Friday, September 16, 2016

Quilling the Moon: Highlands and Maria

Moon - over half completed!
Highlands regions carefully
constructed to be filled in
later with 'mare' material.
As I mentioned in my first "Quilling the Moon" post, the highlands are the bright, mountainous areas of the Moon, while the mare regions (maria, plural) are the dark, flat, volcanic plains of the Moon.  I also mentioned along the way that since the mare were being filled in with nearly black paper, I needed daylight to do that work.  So I ended up working nights on the light highlands and leaving holes behind to be filled up with dark paper during the day.  It was an interesting way to approach the project, since I had to be constantly planning several steps ahead as to how the regions would look once they were completed.

Moon - Maria filled in!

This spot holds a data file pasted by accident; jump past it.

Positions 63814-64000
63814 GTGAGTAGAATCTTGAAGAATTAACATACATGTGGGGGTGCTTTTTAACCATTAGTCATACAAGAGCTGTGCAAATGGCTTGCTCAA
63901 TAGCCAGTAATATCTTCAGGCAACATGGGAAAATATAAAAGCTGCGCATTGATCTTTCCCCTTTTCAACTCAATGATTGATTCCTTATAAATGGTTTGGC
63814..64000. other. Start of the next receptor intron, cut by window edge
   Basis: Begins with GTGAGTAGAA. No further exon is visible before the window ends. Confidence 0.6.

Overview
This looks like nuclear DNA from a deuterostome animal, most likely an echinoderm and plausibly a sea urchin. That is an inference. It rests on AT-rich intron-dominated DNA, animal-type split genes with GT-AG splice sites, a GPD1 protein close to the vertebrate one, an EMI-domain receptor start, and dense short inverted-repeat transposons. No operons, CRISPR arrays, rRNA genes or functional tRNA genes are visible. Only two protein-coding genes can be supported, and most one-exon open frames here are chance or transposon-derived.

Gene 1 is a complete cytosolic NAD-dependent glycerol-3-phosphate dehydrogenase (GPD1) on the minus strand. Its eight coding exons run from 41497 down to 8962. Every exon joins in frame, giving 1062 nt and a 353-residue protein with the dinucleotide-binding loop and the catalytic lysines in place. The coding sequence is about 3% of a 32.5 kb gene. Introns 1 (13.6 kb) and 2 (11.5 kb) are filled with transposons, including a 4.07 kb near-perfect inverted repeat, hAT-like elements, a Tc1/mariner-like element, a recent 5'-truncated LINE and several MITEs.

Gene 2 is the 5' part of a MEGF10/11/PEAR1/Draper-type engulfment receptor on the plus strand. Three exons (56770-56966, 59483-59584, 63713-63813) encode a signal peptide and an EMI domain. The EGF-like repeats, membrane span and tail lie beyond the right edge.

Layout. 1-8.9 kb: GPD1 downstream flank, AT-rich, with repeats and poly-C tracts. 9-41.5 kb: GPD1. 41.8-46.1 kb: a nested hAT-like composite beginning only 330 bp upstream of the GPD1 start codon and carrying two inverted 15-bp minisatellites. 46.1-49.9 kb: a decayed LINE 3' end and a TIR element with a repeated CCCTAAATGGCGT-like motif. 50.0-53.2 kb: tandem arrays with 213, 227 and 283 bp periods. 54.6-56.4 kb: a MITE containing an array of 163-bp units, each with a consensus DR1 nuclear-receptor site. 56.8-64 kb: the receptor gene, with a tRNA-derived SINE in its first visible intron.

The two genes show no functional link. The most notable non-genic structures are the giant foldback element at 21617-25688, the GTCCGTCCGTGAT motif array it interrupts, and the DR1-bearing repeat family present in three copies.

Again, the color choice was really critical, and took a great deal of time.  I wanted to be sure the smaller, bright craters were consistently marked with the bright white paper, and that the intermediate areas were marked with the darker grey, leaving the bone white for the overall highlands material.  Creating the mare boundaries was also a challenge because I needed to ensure that the quills fit together nicely, with the sizes varying in a pleasing random sort of way.

Close-up of filled maria.
Going back and filling in the mare was very gratifying, since it made me feel like I was making a ton of progress.  But this was where the sizes of the quills really made a big difference.  Being constrained by the small areas, I had to be very careful and clever about how each quill fit next to its neighbor.  Some of the quills in this project are made from paper less than 1/4" in length, and so were pretty challenging to make and to fit into the tiny spaces they needed to occupy.  I remember doing work like this is a child, and the 'smallness' of the quills not being nearly so difficult for both fingers and eyes!

Image Credits:  My pix of my own quilling, my design!

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